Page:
[27719-98-8]  · C9H12N2O  · (S)-1-Amino-2-hydroxymethylindoline  · (MW 164.208)

(stereospecific synthesis of a-substituted a-amino acids from a-keto acids1)

Physical Data: mp 81.5-82.7 °C (racemate).

Solubility: readily sol methanol, ethanol; insol hexane, ether.

Preparative Methods: 2-hydroxymethylindoline is resolved with (S)-(+)-Mandelic Acid to give (S)-(+)-2-hydroxymethylindoline, which is then nitrosated and reduced to produce (S)-(1) (eq 1).1 (R)-(1) is also available by a similar procedure.

Purification: recrystallization from methanol/ether.

Handling, Storage, and Precautions: the reagent is very air sensitive. Store under nitrogen or argon at -20 °C. Use in a fume hood.

The enantiospecific synthesis of natural and unnatural a-amino acids has been reviewed.2 Some of the most successful approaches involve the stereoselective hydrogenation of chiral dehydroamino acid derivatives. Many of these transformations are equivalent to the stereoselective reductive amination of a-keto acids (eq 2).3 For example, catalytic reduction of the imines of a-keto acids with chiral a-methylbenzylamine gives a-substituted a-amino acids with 12-80% ee (eq 3).4

Compound (1) and its enantiomer provide a variation on the same theme of stereospecific reductive amination. In this case, reduction of a chiral cyclic hydrazone (derived from an a-keto acid and (1)) with Aluminum Amalgam in wet DME proceeds with high stereoselectivity. Reductive cleavage of the N-N bond and ester hydrolysis complete the procedure, which produces a-amino acids with high optical purity (eq 4).1 The source of chirality is recovered by conversion of the resulting indoline-2-methanol back into (1).1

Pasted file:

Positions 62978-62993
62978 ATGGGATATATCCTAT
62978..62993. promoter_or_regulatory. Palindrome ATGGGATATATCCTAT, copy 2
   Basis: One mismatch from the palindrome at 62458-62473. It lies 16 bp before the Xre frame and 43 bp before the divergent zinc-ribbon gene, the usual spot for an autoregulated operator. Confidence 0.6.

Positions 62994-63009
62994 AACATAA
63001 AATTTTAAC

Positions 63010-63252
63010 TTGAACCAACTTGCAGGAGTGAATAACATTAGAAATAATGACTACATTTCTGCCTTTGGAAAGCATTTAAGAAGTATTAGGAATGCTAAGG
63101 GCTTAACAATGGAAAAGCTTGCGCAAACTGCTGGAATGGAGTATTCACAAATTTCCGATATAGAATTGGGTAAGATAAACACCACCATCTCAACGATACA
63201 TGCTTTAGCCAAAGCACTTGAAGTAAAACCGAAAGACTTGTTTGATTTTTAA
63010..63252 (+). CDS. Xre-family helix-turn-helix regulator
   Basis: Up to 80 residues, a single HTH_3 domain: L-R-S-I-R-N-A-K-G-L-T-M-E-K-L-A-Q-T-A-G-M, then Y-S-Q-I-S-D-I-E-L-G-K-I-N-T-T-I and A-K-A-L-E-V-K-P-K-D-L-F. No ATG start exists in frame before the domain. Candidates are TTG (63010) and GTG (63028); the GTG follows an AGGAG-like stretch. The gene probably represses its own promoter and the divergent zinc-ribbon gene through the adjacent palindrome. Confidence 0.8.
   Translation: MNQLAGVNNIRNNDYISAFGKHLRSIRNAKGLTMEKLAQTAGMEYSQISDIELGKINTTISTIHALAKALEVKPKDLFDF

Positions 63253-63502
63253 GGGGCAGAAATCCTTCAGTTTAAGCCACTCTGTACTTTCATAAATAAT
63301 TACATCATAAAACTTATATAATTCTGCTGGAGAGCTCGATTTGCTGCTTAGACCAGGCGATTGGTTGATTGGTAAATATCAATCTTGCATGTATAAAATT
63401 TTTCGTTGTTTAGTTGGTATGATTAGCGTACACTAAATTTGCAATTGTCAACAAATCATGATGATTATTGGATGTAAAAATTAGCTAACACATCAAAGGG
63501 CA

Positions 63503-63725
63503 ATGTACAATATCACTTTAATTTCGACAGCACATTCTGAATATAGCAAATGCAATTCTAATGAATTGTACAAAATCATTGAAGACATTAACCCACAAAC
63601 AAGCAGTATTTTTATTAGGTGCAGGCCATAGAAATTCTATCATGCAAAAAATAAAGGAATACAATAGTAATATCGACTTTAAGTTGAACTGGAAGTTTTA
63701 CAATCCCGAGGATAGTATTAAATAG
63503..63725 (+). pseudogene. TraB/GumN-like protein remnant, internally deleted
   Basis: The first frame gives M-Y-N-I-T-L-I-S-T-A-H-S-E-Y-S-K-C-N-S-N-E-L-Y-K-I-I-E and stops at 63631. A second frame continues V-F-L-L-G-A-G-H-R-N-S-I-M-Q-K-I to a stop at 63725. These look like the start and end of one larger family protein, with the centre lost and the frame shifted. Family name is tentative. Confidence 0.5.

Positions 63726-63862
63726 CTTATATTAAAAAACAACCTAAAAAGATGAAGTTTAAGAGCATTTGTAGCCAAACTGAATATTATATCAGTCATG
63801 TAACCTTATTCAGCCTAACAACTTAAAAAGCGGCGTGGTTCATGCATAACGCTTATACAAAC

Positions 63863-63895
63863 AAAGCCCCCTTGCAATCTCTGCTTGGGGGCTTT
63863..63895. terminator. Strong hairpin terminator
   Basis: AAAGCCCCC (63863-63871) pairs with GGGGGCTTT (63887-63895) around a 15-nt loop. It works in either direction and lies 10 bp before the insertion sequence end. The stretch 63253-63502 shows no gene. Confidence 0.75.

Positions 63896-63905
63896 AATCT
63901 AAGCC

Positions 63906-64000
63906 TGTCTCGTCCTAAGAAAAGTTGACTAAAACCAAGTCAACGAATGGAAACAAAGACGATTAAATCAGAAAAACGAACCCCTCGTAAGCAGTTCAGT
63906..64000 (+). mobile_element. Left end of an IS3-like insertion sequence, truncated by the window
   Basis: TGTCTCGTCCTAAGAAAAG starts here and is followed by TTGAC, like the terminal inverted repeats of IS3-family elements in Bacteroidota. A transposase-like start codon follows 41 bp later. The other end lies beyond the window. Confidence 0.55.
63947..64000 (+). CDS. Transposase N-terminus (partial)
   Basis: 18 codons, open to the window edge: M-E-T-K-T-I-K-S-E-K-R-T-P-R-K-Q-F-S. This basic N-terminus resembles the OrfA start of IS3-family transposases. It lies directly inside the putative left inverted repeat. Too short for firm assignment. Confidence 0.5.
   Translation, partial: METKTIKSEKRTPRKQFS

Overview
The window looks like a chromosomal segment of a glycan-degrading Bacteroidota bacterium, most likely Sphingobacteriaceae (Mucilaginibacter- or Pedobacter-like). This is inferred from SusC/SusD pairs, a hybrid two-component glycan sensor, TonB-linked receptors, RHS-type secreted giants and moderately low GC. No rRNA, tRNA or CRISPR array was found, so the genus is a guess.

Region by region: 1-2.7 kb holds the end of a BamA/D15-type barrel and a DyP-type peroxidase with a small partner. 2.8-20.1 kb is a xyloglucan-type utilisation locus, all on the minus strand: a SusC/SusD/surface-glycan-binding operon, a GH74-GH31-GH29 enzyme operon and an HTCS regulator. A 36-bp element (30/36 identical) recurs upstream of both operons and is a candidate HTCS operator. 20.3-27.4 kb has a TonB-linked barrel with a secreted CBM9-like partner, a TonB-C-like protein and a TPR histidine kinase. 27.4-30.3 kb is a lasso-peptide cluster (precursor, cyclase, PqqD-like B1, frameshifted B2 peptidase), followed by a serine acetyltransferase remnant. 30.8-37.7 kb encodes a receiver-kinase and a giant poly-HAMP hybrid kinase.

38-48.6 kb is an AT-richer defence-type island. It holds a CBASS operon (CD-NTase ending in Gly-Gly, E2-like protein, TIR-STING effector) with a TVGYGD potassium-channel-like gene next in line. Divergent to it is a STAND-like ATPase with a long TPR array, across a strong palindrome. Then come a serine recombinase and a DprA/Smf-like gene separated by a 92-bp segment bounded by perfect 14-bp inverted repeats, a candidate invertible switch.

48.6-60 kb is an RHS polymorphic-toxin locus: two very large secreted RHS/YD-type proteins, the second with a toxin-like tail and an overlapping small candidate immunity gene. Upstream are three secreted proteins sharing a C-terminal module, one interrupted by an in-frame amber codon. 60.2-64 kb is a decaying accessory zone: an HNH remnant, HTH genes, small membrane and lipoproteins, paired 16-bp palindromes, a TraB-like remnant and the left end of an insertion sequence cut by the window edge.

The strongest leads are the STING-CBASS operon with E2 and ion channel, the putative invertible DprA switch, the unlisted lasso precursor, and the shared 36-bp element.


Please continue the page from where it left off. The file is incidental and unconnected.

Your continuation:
Related reagents that have been used successfully for these purposes include (2) and (3).1,5 In general, (3) appears to generate product with higher enantiomeric purity than either (1) or (2).

Other chiral amine reagents that have been used to effect similar stereospecific reductive aminations include 1,2-diamines6 and 1,2-amino alcohols (eq 5).7,8

Stereospecific reduction of chiral diketopiperazine derivatives from proline and a-keto acids also provide a versatile route to a-amino acids (eq 6).9,10 The selectivity of the reduction is highly dependent on the nature of the RŽ group on the nitrogen atom.

A related synthetic approach involves the biomimetic transamination of a-keto acids with chiral pyridoxamine analogs (eq 7)11 or achiral pyridoxamine analogs in the presence of a chiral ligand.12,13

Related Reagents.


1. Corey, E. J.; McCaully, R. J.; Sachdev, H. S. JACS 1970, 92, 2476.
2. (a) Haemers, A.; Mishra, L.; Van Assche, I.; Bollaert, W. Pharmazie 1989, 44, 97. (b) Asymmetric Synthesis, Chiral Catalysis; Morrison, J. D. Ed.; Academic: Orlando, 1985; Vol. 5.
3. Babievskii, K. K.; Latov, V. K. RCR 1969, 38, 456.
4. (a) Harada, K.; Matsumoto, K. JOC 1967, 32, 1794. (b) Hiskey, R. G.; Northrop, R. C. JACS 1961, 83, 4798.
5. Corey, E. J.; Sachdev, H. S.; Gougoutas, J. Z.; Saenger, W. JACS 1970, 92, 2488.
6. Meric, R.; Vigneron, J. P. TL 1974, 15, 2059.
7. Jiao, X. Y.; Chen, W. Y.; Hu, B. F. SC 1992, 22, 1179.
8. Vigneron, J. P.; Kagan, H.; Horeau, A. TL 1986, 9, 5681.
9. Bycroft, B. W.; Lee, G. R. CC 1975, 988.
10. Poisel, H.; Schmidt, U. CB 1973, 106, 3408.
11. Zimmerman, S. C.; Breslow, R. JACS 1984, 106, 1490.
12. Deschenaux, R.; Bernauer, K. HCA 1984, 67, 373.
13. Bernauer, K.; Deschenaux, R.; Taura, T. HCA 1983, 66, 2049.

Juan C. Jaen

Parke-Davis Pharmaceutical Research, Ann Arbor, MI, USA

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